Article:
That’s why short 6 second bursts are better, because you only have to sustain that maximum intensity for a short time. However, longer intervals such as 30/30 and even 30/60 can be useful for beginners. You may want to start here if you’re not used to very high intensity in your current cardio training, then you can work your way up to the more efficient 6/9 or 8/12 intervals.

Why Does It Work?

When you are giving your all out maximum effort, your body produces more of a chemical called catecholamine. Can you guess what catecholamine does? That’s right: it triggers your body to start burning fat. Even better, the higher your intensity and the more catecholamine your body produces, the longer the fat-burning process will last. This means you will be reaping the benefits of your HIIT session for up to 36 hours after you’re done!

Now, get out there, and get on the HIIT wagon! Remember, the first two letters are the most important. HIGH INTENSITY!

Vitamin C and Heart Disease – Reduces Levels of C-Reactive Protein (CRP)

Vitamin C supplements can reduce levels of C-reactive protein, a marker of inflammation and chronic disease risk in humans, according to a new study led by researchers at the University of California, Berkeley.

Participants who took approximately 500 milligrams of vitamin C supplements daily saw a 24 percent drop in plasma C-reactive protein (CRP) levels after two months. The study, published in the Journal of the American College of Nutrition, is the first time vitamin C has been shown to decrease levels of CRP, a biomarker for heart disease and stroke. Continue reading “Vitamin C and Heart Disease – Reduces Levels of C-Reactive Protein (CRP)”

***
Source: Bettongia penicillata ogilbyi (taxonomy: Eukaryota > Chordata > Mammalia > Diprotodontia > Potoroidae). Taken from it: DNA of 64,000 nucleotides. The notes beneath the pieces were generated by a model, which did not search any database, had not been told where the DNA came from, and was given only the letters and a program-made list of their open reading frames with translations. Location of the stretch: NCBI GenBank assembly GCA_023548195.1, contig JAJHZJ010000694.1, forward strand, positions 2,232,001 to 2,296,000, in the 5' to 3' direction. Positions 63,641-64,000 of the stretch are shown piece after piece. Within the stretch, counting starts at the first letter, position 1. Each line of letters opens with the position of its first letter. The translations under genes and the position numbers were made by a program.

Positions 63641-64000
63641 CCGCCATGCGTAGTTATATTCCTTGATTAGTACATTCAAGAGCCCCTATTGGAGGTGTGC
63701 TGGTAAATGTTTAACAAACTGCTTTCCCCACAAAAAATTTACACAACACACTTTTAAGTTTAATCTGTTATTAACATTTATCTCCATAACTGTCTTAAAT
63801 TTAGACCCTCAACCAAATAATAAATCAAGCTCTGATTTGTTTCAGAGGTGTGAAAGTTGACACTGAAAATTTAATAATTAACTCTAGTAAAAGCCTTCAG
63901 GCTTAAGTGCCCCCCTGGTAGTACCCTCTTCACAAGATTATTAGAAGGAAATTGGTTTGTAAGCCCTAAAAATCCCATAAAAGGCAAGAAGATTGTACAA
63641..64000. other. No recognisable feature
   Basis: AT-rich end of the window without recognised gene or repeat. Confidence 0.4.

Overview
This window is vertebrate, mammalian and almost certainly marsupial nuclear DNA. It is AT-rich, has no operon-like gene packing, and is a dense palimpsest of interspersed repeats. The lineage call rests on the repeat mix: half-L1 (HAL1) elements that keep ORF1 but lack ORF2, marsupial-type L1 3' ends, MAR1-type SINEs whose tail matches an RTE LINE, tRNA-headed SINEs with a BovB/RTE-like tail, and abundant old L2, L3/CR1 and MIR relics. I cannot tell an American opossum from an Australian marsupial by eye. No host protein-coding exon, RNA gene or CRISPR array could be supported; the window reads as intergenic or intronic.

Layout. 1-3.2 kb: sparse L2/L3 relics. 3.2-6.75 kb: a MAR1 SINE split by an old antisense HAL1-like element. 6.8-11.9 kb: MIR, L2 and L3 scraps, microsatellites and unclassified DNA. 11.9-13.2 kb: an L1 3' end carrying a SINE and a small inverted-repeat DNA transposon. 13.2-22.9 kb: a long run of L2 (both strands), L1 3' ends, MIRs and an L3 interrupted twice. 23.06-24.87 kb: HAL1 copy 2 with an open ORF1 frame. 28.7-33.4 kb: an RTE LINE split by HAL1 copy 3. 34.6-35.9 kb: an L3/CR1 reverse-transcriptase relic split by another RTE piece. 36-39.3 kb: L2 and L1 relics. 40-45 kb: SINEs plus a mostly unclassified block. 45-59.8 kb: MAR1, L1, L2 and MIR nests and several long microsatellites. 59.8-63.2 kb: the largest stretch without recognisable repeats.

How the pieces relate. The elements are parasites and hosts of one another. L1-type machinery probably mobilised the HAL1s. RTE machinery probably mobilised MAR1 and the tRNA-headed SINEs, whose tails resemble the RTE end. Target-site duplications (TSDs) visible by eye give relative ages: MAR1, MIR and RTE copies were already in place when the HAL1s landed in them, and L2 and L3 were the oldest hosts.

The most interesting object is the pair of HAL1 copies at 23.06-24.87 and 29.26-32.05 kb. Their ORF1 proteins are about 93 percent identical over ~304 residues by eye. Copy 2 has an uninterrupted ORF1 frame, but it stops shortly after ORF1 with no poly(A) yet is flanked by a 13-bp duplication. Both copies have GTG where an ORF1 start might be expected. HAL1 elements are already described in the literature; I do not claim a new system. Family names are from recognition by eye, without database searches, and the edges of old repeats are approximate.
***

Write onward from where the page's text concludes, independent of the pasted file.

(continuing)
GOTR 5K

Laura and I arrived at Forest Park early Saturday morning, layered up and ready to run.  I was a little nervous to take part in my first organized run but figured that if a fifth grader could do it so could I.  We met Cathi and James and set out through a sea of girls to find our running buddies.  After finding the girls we approached the starting line, did a little stretching, and took off.

After awhile of running, my buddy informed me that we only had one mile left.  I knew that this could not be true.  It didn’t seem like we had been running very long or gotten very far.  I didn’t have my nike+ to check our stats but was quite certain that my little friend was confused.  We kept our pace going and a little later heard officials cheering us on and saying, “you’re almost there!”  I was still slightly confused.  Running had never been this enjoyable/painless for me.  Sure enough as we rounded the corner the finish line became visible.

It was an awesome feeling to cross that line, knowing that I had accomplished something I never thought I would and realizing that I helped a young girl do the same.

Treadmills vs. Elliptical Trainers

By guest author Ray Hudson of Elliptical Trainers Review

Treadmills and elliptical trainers are two of the most popular exercise equipment. Both are excellent tools for getting an aerobic workout indoors. When you compare treadmills vs elliptical trainers, you will quickly realize that ellipticals have only come to the party fairly recently, whereas treadmills have been around much longer. Consequently, treadmills are wider known and more commonplace. However, before you go and buy that treadmill, you may want to give elliptical trainers a second glance. Continue reading “Treadmills vs. Elliptical Trainers”